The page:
One-third of the US population does not have access to a primary stroke centre within one hour by ambulance, and even under optimal conditions, a large proportion of the population would be unable to access a stroke centre within this window, according to a new study published in Neurology.
“Research has shown that specialised stroke care has the potential to reduce death and disability,” said study author Michael T Mullen, with the Perelman School of Medicine at the University of Pennsylvania, USA and a member of the American Academy of Neurology. “Stroke is a time-critical disease. Each second after a stroke begins, brain cells die, so it is critically important that specialised stroke care be rapidly accessible to the population.”
The study examined data from 2010, when there were 811 primary stroke centres and no comprehensive stroke centres in the USA. Mullen and his colleagues created models to estimate what proportion of the population would have access to a comprehensive stroke centre within an hour under optimal circumstances.
The study found that converting up to 20 optimally located primary stroke centres per state into comprehensive stroke centres would result in 63% of the population living within a one-hour drive and an additional 23% within a one-hour flight of a centre. There was however substantial variability in access, with some states lagging behind the national average.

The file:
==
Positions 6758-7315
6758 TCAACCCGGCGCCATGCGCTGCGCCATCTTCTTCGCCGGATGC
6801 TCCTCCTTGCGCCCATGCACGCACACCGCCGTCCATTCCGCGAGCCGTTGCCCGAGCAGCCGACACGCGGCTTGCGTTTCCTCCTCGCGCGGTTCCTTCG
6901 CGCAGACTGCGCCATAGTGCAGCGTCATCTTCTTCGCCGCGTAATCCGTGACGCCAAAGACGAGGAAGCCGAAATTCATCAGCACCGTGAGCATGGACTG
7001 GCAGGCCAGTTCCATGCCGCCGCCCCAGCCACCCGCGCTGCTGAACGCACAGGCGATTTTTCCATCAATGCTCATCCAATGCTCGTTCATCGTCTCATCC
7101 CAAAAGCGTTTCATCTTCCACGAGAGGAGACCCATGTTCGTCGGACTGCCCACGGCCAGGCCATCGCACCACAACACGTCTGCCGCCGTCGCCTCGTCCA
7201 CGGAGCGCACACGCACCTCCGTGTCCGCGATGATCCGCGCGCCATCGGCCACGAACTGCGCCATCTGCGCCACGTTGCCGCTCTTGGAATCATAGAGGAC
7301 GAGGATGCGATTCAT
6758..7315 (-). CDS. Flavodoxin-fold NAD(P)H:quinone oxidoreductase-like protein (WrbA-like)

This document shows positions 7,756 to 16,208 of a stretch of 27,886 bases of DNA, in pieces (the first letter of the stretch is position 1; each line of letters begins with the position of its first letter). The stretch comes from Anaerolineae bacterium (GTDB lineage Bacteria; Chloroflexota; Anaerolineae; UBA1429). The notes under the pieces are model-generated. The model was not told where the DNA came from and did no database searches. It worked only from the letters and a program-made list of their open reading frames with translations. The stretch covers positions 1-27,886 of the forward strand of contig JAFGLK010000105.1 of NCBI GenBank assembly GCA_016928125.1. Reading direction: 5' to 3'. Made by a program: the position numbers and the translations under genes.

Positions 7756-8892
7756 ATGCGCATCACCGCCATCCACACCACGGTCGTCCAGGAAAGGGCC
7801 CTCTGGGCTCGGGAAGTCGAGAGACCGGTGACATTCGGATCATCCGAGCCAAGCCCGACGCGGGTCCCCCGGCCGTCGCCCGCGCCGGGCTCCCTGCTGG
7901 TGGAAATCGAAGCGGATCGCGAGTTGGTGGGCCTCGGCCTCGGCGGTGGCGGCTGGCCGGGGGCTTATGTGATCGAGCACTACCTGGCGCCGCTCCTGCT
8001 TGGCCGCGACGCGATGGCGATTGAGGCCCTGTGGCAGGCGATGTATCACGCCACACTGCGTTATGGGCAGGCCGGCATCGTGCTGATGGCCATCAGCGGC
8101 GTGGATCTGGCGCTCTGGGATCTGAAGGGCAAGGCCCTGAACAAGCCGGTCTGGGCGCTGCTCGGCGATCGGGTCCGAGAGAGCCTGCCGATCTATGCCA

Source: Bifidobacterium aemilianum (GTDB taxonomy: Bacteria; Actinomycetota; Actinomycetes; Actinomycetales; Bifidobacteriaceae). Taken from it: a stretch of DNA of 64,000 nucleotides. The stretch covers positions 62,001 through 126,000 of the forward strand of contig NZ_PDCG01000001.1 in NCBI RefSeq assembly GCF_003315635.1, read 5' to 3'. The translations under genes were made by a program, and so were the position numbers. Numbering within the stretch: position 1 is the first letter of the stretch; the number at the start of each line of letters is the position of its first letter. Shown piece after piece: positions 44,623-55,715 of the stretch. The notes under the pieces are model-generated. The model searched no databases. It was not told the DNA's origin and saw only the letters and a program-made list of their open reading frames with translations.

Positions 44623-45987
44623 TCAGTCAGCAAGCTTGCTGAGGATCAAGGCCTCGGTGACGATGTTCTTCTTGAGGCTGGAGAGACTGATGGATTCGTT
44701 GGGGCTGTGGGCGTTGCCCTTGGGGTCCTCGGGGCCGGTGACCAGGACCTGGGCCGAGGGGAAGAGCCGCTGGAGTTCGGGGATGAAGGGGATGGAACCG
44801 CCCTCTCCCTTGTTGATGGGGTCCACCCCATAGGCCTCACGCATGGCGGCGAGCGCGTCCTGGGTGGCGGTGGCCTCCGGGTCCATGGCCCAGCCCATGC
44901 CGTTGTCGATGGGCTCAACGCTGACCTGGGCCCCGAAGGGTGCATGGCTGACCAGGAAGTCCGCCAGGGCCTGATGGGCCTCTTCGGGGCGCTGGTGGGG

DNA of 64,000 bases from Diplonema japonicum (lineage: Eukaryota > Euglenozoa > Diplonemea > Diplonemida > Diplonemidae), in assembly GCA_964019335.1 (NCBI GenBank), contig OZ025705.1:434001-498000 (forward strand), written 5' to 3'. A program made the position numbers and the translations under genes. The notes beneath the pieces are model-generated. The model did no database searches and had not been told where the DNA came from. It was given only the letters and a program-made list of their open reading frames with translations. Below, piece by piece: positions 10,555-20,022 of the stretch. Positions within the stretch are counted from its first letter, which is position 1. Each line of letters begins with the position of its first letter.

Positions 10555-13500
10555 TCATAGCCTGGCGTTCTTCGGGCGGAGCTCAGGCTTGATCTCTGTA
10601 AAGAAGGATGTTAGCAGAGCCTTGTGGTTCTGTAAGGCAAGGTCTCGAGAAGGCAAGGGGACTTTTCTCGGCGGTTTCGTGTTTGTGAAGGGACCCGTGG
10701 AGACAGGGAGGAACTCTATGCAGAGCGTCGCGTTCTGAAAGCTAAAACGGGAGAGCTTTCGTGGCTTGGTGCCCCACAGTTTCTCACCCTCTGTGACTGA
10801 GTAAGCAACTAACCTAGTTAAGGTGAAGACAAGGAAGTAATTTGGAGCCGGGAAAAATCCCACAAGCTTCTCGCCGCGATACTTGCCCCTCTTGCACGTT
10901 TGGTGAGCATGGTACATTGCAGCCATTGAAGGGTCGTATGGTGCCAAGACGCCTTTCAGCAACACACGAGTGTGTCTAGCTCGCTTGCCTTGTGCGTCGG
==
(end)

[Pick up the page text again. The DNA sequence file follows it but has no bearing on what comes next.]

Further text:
“Even under optimal conditions, many people may not have rapid access to comprehensive stroke centres, and without oversight and population level planning, actual systems of care are likely to be substantially worse than these optimised models,” said Mullen. He also noted that access to care in the models was lowest in the south eastern USA, an area often referred to as the “Stroke Belt.”
“There are geographic differences in stroke incidence, especially in rural areas and in the Stroke Belt,” Mullen said. “Reduced access to specialised stroke care in these areas has the potential to worsen these disparities. This emphasises the need for oversight of developing systems of care.”
Mullen said he is hopeful that optimisation modelling studies, such as this one, could help policy makers and health planners identify areas of need, with the ultimate goal of ensuring that specialised stroke care is accessible throughout the USA.
The study was supported by the Agency for Healthcare Research & Quality.